If you attempt to obtain your own registration, you may incur expenses or suffer delays in the application process, which could delay your receipt of dividends or distributions relating to the shares or the return of your capital in a timely manner. The custodian's registration and any certificate of foreign capital registration you may obtain may be affected by future legislative changes. Additional restrictions applicable to you, to the disposal of the underlying shares or to the repatriation of the proceeds from disposal may be imposed in the future.

 

ITEM 4. INFORMATION ON THE COMPANY

 

4.A. History and Development of the Company

We are a sociedade anônima organized under the laws of Brazil. Our headquarters are in Cidade de Deus, Vila Yara, 06029‑900, Osasco, São Paulo, Brazil, and our telephone number is (55-11) 3684-4011. Our New York Branch is located at 450 Park Avenue, 32nd and 33rd floors, New York 10022.

We were founded in 1943 as a commercial bank under the name "Banco Brasileiro de Descontos S.A." In 1948, we began a period of aggressive expansion, which led to our becoming the largest private‑sector (non‑government‑controlled) commercial bank in Brazil by the end of the 1960s. We expanded our activities nationwide during the 1970s and became well established in both urban and rural markets in Brazil. In 1988 we merged with our real estate finance, investment bank and consumer credit subsidiaries to become a multiple service bank and changed our name to “Banco Bradesco S.A.”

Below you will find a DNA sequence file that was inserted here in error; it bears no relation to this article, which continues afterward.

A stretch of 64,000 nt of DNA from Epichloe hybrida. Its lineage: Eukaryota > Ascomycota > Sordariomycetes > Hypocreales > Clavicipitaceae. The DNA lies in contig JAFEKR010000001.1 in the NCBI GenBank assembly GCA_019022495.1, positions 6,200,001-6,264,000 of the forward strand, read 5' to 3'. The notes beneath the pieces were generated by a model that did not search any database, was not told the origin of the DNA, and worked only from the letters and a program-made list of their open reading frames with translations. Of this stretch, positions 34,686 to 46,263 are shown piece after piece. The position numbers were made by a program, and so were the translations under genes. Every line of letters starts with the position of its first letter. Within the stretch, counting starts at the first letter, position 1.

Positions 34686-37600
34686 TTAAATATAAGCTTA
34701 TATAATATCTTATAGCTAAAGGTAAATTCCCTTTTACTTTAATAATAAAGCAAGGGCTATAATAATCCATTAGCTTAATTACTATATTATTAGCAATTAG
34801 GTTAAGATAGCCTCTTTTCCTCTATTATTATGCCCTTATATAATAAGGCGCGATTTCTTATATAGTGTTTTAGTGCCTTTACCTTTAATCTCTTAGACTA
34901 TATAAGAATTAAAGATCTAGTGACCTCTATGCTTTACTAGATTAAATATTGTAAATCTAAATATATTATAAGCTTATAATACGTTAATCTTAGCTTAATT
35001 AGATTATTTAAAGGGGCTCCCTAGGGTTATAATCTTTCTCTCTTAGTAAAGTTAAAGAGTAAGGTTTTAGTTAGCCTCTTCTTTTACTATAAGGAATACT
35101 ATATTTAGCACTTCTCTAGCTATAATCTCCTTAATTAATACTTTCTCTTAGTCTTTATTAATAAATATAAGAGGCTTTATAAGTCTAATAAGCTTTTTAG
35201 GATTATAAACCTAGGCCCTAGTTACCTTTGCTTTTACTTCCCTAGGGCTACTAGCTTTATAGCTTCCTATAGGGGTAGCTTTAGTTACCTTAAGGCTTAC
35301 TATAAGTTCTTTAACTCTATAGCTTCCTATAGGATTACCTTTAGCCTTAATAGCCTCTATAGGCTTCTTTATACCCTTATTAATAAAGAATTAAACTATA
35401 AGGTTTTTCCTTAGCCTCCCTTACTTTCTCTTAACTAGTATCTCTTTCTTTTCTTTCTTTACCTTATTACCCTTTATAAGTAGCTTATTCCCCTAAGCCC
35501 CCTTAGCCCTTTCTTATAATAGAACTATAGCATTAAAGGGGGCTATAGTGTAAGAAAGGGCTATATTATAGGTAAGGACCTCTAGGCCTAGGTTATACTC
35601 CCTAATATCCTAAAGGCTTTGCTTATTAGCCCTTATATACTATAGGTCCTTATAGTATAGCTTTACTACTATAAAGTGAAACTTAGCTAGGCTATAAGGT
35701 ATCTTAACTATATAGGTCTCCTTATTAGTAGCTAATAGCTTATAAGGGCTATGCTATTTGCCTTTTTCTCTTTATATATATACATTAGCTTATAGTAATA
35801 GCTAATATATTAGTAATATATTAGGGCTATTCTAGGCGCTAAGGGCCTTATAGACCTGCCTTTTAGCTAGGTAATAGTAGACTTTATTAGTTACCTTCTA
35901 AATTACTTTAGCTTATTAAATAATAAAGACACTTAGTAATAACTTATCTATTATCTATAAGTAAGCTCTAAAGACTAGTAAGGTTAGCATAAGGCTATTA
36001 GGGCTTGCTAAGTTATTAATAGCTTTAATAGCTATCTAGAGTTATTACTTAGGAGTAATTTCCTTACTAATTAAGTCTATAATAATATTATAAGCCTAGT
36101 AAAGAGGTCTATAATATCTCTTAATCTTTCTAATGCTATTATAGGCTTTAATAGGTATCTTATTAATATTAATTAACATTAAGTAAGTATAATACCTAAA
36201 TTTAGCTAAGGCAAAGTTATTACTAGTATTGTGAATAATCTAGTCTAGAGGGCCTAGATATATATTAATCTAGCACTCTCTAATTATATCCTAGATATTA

Since 2009, we operate in all Brazilian municipalities, and our large banking network enables us to be closer to our customers, thereby enabling our managers to develop knowledge as to economically active regions and other important conditions for our business. This knowledge helps us assess and mitigate risks in credit operations, among other risks, as well as to meet the specific needs of our customers.

Currently, we are one of the largest banks in Brazil in terms of total assets. We offer a wide range of banking and financial products and services in Brazil and abroad to individuals, large, mid‑sized and small companies and major local and international corporations and institutions. Our products and services

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4.A. History and Development of the Company